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Senators Stick by 2009 Stimulus

Bill Clark/CQ Roll Call File Photo
Senate Minority Leader Mitch McConnell has been drawing a parallel between the 2009 stimulus bill, which he says failed, and the president’s new $447 billion jobs proposal.

“More money was lost on Solyndra than came to my state to fix roads and bridges out of the entire stimulus package last year,” McConnell said Sunday on NBC’s “Meet the Press.”

On the floor last week, McConnell hit the point hard: “The president’s solution is to demand another Washington stimulus bill because the first one worked out so well. The first stimulus is a national punch line.”

Most Republicans argue that the stimulus, which the Congressional Budget Office in August said cost $825 billion over 10 years, did little to prevent the historically high level of unemployment, which hit 9.1 percent last month, or boost economic growth.

“Two and a half years after the president signed the first stimulus, there are 1.7 million fewer jobs in this country,
1.7 million fewer jobs after borrowing and spending $825 billion to create them,” McConnell said.

National Republican Senatorial Committee Chairman John Cornyn (Texas) said last week, “Going down a path of more spending, higher taxes and more debt — which is what we got with the first stimulus bill — is not the solution.”

Collins and Snowe, who are known for their willingness to compromise across the aisle and buck their leadership, played key roles in passing the stimulus package in February 2009.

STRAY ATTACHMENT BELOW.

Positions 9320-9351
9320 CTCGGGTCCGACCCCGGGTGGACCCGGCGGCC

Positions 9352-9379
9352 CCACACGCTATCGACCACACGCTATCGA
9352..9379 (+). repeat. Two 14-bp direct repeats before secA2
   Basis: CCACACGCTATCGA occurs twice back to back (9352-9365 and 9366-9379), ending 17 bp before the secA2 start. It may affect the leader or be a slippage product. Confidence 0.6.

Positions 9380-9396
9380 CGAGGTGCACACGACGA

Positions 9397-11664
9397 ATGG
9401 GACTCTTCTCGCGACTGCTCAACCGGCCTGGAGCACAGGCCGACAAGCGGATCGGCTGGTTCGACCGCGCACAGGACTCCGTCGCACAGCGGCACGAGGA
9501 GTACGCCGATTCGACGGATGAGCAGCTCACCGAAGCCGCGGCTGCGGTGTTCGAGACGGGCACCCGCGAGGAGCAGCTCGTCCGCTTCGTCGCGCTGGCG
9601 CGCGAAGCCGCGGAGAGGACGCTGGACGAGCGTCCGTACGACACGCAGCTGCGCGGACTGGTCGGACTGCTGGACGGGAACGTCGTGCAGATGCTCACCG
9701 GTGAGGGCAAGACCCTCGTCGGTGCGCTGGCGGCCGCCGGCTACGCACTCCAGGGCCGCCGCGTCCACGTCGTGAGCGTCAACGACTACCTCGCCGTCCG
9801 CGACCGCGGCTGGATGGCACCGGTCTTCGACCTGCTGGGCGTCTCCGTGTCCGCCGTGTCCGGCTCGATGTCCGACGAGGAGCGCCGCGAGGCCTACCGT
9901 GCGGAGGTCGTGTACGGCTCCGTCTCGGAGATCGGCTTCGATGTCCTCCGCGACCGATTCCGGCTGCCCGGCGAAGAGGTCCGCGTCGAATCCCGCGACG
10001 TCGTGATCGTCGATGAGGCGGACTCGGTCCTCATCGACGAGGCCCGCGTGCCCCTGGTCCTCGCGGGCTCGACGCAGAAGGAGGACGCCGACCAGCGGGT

They were two of the three GOP votes that Democrats — who at the time controlled the House, Senate and White House — needed to get the bill through the Senate and to the president’s desk. The bill passed the Senate, 60-38, just clearing the filibuster-proof threshold.

During the runup to passage, Collins met with Obama and worked with other centrist Senators, including Sen. Ben Nelson (D-Neb.), to cut about $100 billion in spending from the plan, which at that point was more than $900 billion, in order to get it in a form that would draw bipartisan support.

Specter, the third Republican, was facing re-election in 2010 and switched parties in April 2009. His party switch was seen, in part, to be the result of his vote for the stimulus, which most Republicans saw as a betrayal. Specter was ultimately defeated in the 2010 Democratic primary by then-Rep. Joe Sestak (Pa.).

At the time that the stimulus passed, Sen. John McCain crystallized Republicans’ thinking on their colleagues joining with Democrats in comments on the Senate floor.

“Many of my colleagues are claiming that the ‘compromise bipartisan bill’ that is before us is a product and result of serious negotiations, and it is neither,” the Arizona Republican said without naming the Senators. “It is neither bipartisan nor is it a compromise. It is not bipartisan in that three Republican Senators, after not a single Republican Member of the other body, the House of Representatives, plus 11 Democrats voted against this legislation.”

“So it is not ‘bipartisan,’” McCain said. “To say otherwise belies history.”

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